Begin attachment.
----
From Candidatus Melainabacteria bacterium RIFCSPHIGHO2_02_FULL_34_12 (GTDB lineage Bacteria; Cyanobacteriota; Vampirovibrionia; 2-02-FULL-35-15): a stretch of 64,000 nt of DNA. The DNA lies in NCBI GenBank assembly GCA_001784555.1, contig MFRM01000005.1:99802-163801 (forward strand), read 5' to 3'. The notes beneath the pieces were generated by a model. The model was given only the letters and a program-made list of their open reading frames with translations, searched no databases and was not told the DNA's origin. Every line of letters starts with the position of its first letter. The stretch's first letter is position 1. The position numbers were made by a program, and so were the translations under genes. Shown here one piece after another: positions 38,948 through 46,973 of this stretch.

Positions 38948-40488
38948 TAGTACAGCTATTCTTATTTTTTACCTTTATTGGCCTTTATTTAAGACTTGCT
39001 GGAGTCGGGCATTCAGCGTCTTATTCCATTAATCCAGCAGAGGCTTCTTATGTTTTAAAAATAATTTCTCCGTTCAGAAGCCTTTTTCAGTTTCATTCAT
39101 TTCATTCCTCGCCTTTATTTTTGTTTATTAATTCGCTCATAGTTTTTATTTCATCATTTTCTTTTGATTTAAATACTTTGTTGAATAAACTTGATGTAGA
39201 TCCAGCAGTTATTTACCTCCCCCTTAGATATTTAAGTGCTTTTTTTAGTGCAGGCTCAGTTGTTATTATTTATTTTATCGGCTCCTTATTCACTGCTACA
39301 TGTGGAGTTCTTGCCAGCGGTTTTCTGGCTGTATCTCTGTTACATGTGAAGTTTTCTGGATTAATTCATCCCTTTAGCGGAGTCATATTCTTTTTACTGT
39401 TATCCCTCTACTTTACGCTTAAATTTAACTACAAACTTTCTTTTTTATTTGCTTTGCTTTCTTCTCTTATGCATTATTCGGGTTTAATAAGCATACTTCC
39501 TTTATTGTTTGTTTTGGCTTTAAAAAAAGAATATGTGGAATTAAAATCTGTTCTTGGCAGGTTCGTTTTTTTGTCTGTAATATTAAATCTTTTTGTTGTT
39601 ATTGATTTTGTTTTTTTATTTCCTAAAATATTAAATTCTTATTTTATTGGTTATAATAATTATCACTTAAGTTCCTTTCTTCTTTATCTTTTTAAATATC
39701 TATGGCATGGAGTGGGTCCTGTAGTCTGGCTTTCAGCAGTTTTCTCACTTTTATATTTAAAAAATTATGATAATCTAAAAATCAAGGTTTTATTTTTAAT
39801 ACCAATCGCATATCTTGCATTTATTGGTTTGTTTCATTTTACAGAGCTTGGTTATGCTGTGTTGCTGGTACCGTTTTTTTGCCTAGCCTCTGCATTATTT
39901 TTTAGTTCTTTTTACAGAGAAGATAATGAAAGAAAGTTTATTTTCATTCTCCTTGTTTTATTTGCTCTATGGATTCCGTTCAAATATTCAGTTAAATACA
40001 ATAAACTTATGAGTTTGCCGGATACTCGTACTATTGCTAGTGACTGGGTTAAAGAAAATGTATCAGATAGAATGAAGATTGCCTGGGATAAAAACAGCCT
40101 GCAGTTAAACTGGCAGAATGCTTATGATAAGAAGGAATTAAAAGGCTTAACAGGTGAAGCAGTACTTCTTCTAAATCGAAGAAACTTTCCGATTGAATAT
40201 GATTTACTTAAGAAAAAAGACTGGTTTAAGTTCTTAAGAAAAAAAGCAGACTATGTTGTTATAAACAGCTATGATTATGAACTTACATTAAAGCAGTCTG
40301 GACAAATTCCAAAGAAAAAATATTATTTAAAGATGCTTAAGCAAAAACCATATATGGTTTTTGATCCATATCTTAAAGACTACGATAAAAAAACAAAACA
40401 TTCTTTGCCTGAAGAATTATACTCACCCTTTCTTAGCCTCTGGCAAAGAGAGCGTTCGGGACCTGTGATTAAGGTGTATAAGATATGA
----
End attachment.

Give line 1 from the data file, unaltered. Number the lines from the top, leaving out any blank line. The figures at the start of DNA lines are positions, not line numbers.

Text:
From Candidatus Melainabacteria bacterium RIFCSPHIGHO2_02_FULL_34_12 (GTDB lineage Bacteria; Cyanobacteriota; Vampirovibrionia; 2-02-FULL-35-15): a stretch of 64,000 nt of DNA. The DNA lies in NCBI GenBank assembly GCA_001784555.1, contig MFRM01000005.1:99802-163801 (forward strand), read 5' to 3'. The notes beneath the pieces were generated by a model. The model was given only the letters and a program-made list of their open reading frames with translations, searched no databases and was not told the DNA's origin. Every line of letters starts with the position of its first letter. The stretch's first letter is position 1. The position numbers were made by a program, and so were the translations under genes. Shown here one piece after another: positions 38,948 through 46,973 of this stretch.